Here's an example of what it looks like when you go to buy options, you can see all the various prices that you bet it'll be and also select which date that'll happen on. You can also see how much each bet costs at that price and also how many people are interested in it as well as what they're currently bidding for (buy/sell bids work just like the steam market). There's also the greeks which you can use to mathematically predict the future if you're into that, the investopedia site link will go way more into depth.


Options get a little more complex in that you can buy them and sell them but if you're selling options without owning them first then you're considered the "writer" of the contract. This means that in the above example with Activision, you are the one responsible for paying the $500 per contract. Buying is simpler: you bought an option at a low price and you sell it for higher, no strings attached.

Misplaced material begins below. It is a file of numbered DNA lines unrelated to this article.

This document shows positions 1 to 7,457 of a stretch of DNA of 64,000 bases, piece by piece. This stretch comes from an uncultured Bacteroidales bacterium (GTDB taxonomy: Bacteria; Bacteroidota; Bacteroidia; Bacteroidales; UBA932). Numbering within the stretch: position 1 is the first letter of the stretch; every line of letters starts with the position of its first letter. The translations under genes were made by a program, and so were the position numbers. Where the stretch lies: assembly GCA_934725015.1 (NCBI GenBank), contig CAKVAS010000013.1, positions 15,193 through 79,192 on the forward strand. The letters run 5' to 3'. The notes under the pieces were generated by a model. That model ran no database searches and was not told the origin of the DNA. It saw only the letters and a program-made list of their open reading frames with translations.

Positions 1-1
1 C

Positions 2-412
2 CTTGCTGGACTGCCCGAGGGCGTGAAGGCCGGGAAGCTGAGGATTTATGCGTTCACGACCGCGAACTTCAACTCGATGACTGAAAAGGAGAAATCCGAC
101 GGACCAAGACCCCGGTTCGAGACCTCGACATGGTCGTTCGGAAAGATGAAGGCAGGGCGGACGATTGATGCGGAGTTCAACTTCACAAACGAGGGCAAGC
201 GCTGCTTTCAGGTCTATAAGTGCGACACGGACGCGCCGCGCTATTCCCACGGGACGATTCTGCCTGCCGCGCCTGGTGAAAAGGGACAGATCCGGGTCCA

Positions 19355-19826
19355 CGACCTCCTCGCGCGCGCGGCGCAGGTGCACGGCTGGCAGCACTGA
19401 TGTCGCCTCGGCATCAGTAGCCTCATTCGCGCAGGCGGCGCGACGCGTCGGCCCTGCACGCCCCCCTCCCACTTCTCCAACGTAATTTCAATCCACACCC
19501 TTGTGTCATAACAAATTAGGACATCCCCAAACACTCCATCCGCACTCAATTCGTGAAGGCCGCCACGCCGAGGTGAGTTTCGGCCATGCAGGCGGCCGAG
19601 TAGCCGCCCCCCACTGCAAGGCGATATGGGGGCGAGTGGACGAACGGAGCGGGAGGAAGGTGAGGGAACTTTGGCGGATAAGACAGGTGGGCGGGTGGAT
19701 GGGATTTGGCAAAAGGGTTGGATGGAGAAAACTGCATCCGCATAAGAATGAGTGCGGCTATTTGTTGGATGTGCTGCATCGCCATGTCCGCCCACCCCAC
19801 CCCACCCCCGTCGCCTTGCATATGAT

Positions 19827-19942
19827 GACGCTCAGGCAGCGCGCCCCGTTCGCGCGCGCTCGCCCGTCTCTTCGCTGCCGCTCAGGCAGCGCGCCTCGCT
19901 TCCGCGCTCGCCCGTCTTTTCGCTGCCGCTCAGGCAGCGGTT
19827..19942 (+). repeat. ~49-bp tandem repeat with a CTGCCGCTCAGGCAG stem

Strategies off the top of my head:

-List of 10 option strategies, look around investopedia for more. Strategies are the most interesting shit ever imo.








- There are a crapton of candle stick patterns that help you predict the future. You can literally read the future if you recognize a pattern forming and keep an eye on it to see if you turn out to be correct. Can't link them all, but these two have links inside of them for more patterns.



-LEAPS, basically a long term option. Practically a stock that you want to keep for a year or two to play the long game, except in option form.


-Learn these two at the very least for estimating prices going up/down. For example, RSI>70 means more shares are being bought than they should be at that price, so prices are likely going down (or there's a really good reason why it's being overbought).
Find more technical analysis mechanics @ investopedia.


Edited by Rootbeer